Juliana Hall, composer

Who or what inspired you to take up composing, and pursue a career in music?

I began studying piano with my mother when I was six years old, and went to college at the Cincinnati College-Conservatory to prepare for a career as a pianist. Because the idea of composing had interested me, I took a “composing for performers” class and enjoyed writing. Later in graduate school at the Yale School of Music, I enrolled in my first-ever private composition lessons as a serious endeavor, as an elective credit to help me complete my piano performance degree. My teachers there – Martin Bresnick, Leon Kirchner, and Frederic Rzewski – encouraged me to change my focus to composition, so I eventually received my Master’s degree in composition in 1987.

After Yale, I completed my formal composition studies in Minnesota with the great American vocal composer Dominick Argento, and while I was a student there I received my first commission – for a song cycle to be sung by a remarkable young singer about my age who was just beginning her incredible career, Dawn Upshaw. A couple years after that commission, I received another for a wonderful Metropolitan Opera baritone, David Malis. I had also, in 1989, been awarded a Guggenheim Fellowship in music composition.

So from my first composition studies at Yale to my first commission took about three years, five years from beginning to the Guggenheim. It all felt very sudden, this change to being a composer, but really it only came after I had been studying piano for 20 years. I’d been in music school for years, and I had lived in New York City for four years too, studying piano and working as an usher at Carnegie Hall, so my musical identity had been developing beneath the surface. Changing my life’s direction felt completely natural, like I had finally found my proper place in the world.

Who or what were the most significant influences on your musical life and career as a composer?

Poetry – for thirty years, I have rarely gone a day without some sort of text in my mind, primarily poems, but also diaries, fables, letters, play texts, and sacred writings. Great writers illuminate the beauty, truth, and magic that is present in even the smallest of things in our world, and since song is all about text, it is their insights I wish to share in my songs.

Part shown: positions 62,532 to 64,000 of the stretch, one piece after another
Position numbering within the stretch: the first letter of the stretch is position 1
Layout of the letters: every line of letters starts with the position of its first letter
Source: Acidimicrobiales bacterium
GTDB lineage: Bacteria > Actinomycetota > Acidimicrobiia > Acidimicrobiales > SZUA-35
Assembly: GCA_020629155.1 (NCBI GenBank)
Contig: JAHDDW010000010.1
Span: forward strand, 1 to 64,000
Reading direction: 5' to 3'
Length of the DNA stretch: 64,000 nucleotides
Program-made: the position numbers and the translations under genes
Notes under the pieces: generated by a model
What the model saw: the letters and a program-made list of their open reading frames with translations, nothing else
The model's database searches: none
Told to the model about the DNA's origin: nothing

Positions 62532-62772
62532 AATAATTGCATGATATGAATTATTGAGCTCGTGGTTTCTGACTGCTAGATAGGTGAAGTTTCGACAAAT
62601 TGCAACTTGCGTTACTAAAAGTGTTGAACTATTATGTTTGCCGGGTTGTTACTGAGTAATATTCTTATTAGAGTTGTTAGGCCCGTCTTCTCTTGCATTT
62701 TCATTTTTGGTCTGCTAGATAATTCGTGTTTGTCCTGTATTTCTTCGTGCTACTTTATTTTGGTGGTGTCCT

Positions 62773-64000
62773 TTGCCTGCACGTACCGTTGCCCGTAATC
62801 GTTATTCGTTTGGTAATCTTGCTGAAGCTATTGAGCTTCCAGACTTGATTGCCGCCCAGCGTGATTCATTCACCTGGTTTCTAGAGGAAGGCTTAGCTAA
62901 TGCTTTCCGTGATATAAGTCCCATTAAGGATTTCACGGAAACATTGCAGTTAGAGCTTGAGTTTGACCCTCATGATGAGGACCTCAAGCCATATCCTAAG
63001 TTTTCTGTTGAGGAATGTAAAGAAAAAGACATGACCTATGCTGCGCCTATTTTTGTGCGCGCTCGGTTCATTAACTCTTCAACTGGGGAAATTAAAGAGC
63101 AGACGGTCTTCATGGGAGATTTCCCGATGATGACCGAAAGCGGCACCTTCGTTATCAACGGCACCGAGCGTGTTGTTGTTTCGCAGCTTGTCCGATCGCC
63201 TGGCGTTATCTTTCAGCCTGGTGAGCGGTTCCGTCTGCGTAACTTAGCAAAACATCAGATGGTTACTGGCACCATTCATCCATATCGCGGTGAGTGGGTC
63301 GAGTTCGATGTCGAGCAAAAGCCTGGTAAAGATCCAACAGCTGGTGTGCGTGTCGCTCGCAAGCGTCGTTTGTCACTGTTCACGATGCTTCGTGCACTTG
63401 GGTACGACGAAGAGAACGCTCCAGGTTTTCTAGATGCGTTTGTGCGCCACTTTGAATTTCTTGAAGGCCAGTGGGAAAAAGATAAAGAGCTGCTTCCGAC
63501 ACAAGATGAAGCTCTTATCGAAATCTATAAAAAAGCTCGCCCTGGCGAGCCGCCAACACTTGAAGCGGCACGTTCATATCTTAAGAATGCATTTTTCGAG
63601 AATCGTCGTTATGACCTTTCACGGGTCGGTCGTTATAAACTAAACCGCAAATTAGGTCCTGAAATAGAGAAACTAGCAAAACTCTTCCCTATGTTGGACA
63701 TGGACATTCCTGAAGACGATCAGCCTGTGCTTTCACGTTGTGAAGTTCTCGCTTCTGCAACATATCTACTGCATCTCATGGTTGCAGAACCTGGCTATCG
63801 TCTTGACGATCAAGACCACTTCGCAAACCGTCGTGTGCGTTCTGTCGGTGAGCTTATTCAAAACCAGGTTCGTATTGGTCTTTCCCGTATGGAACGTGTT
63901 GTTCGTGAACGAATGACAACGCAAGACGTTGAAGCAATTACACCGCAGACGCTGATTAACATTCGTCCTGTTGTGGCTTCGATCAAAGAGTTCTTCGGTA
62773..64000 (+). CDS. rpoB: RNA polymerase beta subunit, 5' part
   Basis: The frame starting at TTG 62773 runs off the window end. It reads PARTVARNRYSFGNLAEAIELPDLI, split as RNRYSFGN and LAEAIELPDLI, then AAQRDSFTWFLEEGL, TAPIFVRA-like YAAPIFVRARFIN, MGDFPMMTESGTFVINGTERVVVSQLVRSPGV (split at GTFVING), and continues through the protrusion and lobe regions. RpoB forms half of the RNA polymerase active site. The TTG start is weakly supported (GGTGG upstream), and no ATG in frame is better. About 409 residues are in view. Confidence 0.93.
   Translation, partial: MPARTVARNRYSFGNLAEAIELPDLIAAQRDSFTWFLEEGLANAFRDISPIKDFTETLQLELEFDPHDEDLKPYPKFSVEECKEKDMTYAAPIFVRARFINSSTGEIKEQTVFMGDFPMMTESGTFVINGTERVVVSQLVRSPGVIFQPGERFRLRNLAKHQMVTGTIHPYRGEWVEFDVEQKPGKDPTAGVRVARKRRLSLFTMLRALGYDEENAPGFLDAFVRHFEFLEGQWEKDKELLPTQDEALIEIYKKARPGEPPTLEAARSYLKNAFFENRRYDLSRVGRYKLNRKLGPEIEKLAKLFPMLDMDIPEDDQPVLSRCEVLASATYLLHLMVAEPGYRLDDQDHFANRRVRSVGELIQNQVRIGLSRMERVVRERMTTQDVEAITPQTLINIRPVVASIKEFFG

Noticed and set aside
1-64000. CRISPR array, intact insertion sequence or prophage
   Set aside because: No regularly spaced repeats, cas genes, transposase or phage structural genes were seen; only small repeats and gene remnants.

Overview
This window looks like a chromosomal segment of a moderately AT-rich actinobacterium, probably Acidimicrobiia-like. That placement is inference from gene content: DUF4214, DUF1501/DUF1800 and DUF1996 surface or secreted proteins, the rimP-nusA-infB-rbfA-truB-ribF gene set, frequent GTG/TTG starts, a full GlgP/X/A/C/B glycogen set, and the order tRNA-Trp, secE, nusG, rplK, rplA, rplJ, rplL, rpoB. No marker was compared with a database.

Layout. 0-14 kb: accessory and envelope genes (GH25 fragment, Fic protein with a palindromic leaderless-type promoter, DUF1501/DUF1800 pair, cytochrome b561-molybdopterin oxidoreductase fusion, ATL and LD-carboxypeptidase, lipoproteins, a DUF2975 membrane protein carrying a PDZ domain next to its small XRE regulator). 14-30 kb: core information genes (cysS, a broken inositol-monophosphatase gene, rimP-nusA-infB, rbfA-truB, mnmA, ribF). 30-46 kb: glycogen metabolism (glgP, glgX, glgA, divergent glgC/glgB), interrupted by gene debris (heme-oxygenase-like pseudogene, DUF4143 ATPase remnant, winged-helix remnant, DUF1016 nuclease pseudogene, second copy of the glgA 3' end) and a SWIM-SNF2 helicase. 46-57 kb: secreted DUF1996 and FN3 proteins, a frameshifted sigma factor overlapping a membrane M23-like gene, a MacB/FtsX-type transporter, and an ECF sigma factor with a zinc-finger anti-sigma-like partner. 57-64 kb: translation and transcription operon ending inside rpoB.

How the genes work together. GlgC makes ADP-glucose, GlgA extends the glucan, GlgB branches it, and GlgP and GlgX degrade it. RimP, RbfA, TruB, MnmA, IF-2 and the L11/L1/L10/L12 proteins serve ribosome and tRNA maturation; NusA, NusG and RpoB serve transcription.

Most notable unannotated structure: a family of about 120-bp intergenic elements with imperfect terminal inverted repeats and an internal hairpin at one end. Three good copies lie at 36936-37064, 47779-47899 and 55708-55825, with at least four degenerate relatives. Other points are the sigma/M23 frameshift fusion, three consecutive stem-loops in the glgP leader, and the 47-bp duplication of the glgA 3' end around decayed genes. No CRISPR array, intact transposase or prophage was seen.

What have been the greatest challenges/frustrations of your career so far?

Rural living is ideal for composing, due to the peace and quiet, and the lack of distractions. However, working far away from urban centers of musical activity and artistic performance poses logistical and creative challenges, only some of which can be solved by technology.

Similarly, working as an independent composer not officially affiliated with an artistic or educational institution means no guaranteed salary, no benefits, no “built-in” platform (e.g., faculty recital), and no “built-in” collegial connections, so important in any field.

Publication and distribution have also been among the most difficult challenges I’ve faced. A few years ago my tech-savvy husband helped me to self-publish my songs, and that helped dramatically, but still the reach we could achieve was nothing compared to the reach of a real publisher, so it was with joy that I received the news in 2017 that the publisher E. C. Schirmer had decided to sign my art song catalogue.

What are the special challenges/pleasures of working on a commissioned piece?

A commission fee allows you to meet your daily living needs, a bigger deal than we most often care to discuss but it’s an important point…that music has tangible commercial value as well as musical or artistic or spiritual value…and, in turn, that the composer is valued. Public acknowledgment also comes from commissions, a sign to others in the world that the composer has value, and that his or her work has some measure of inherent musical virtue.

Aside from those necessary and pracitical benefits, working on a commissioned piece is great because it almost always comes with a performance and the performers to make that performance happen…and it is always more enjoyable to write for specific people who are looking forward to a piece, than it is to write for nobody in particular and just hoping that someone “out there” will take an interest.

What are the special challenges/pleasures of working with particular musicians, singers, ensembles and orchestras?